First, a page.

When you’re out on a road trip, figuring out how to feed your family is one of your biggest challenges. Not only are hungry kids cranky kids, kids who are hyped up on gas station snacks and kids’ meals from fast food restaurants can be a struggle to keep happy and settled on a long car trip. Whether you’re on vacation or taking a long road trip home for the holidays, feeding your kids right can be of immense value.

Plan Ahead

Before you go on a road trip, make sure you pack the car appropriately. You know that bored kids quickly become hungry kids, especially if you’re stopping at a gas station to refuel and they see all the tantalizing snacks on offer. As a prepared parent, you can offer plenty of better options. Pack your car with items like:

  • A cooler filled with water, fruit juice, and other drinks you’d prefer that your child have on the road.
  • Nuts, crackers, dried fruit, and even fresh fruit, depending on the season.
  • Granola bars, home-baked cookies, popcorn, and other treats that will delight your child and steer them away from the vending machines at the rest stop.
  • Any other great road trip snacks for kids that you think will delight your family.

Packing a small box with individual compartments that contain snacks can also be a great idea. Fill the compartments with raisins, carrots, crackers, and more, and let your child know that while they can choose what they eat and when they eat it, you won’t be able to refill the box while you’re on the road.

Look for the Best Restaurants

If you know you’re going to be stopping to eat, why not stop somewhere that’s worth your while? If you’re near Dinosaur National Monument in Utah, for example, you’ll love visiting dinosaur restaurants with your kids. Or if you’re traveling through the South, you should take advantage of all of the amazing Barbecue restaurant options.  Restaurants with a play place or attached to a playground might be tempting as an opportunity to let the kids run around for a little while, but a good sit-down meal can make a huge difference in your feelings about the day and your attitude with your kids for the rest of the afternoon. Don’t underestimate it!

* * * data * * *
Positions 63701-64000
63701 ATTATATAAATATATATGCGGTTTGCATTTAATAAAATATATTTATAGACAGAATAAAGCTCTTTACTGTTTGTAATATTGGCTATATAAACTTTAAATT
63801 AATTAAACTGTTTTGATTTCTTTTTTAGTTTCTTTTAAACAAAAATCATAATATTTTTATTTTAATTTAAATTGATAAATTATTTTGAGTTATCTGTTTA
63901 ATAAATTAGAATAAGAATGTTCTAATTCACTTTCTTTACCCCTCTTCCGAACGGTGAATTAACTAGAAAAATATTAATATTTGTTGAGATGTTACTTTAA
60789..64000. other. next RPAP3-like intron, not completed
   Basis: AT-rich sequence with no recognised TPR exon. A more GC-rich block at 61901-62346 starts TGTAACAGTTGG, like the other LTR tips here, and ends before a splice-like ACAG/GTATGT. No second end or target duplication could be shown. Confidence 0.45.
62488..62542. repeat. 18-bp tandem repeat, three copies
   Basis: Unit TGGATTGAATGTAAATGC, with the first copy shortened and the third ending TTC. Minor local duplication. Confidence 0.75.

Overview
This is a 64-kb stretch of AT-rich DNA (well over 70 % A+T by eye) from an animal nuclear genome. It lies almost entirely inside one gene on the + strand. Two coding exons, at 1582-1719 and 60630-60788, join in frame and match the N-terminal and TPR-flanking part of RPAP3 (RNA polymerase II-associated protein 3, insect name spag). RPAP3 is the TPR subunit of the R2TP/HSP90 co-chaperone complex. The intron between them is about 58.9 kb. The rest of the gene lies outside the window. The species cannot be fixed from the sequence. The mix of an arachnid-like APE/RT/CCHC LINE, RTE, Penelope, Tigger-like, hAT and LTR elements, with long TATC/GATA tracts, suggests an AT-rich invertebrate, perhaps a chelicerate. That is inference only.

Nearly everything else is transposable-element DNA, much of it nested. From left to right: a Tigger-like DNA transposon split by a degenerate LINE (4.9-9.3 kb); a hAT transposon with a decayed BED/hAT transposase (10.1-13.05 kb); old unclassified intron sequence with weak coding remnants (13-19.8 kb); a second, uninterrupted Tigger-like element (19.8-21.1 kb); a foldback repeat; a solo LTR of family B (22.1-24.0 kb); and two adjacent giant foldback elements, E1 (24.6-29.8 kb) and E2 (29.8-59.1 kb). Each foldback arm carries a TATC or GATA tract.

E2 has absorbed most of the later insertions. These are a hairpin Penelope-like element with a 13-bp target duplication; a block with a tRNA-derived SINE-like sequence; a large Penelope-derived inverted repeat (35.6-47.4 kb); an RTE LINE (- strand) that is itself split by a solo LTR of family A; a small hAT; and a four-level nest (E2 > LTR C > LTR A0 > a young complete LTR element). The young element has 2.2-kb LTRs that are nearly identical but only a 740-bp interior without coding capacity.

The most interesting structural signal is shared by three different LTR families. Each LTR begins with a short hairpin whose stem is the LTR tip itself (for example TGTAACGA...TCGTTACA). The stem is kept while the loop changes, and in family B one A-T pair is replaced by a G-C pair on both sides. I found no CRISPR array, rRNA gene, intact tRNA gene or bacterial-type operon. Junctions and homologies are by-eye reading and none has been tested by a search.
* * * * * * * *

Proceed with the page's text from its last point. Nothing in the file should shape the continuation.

Don’t Underestimate the Value of Grocery Stores

You under-planned, and you admit it. You didn’t pack enough snacks to keep the kids happy and you’re still hours from your destination. Worse, your travel budget is already creeping close to its limits. Instead of letting yourself get overwhelmed, look for an exit that will take you to a grocery store. As you pass through many major cities, you’ll find that you can easily see grocery stores and other shopping opportunities from the roadway. Instead of pulling into a gas station and filling up on candy and snacks, try going into the grocery store and picking up fresh fruit. This can even be a viable alternative for lunch or dinner, especially if you’d like to eat fast: pick up bread, lunch meat, and cheese; grab a rotisserie chicken; or pick up popcorn chicken or chicken wings from the hot meat counter.

Set a Meal Policy

If you don’t want to stop and sit down at a restaurant every time you need to eat, whether due to time constraints or because you’d prefer not to shell out $50 for every meal, set a policy with the kids and your spouse. Decide that you’re going to eat one meal every day at a restaurant and discuss which one you’d like to choose as a family. The rest of the meals can be taken from what’s packed in the car or picked up at a grocery store. Alternatively, you could agree on one “real” meal and one fast food meal. Set a policy that works for your family!


Feeding your family on the road doesn’t have to be the biggest headache of your trip. As you explore new restaurants, check out exciting opportunities, and explore grocery stores to find foods that interest your family, you’ll discover that food on the road can be one of the best parts of your trip. Don’t let food matters stress you out! Instead, enjoy the experience and find restaurants that offer healthy options while still providing plenty of enjoyment for the entire family

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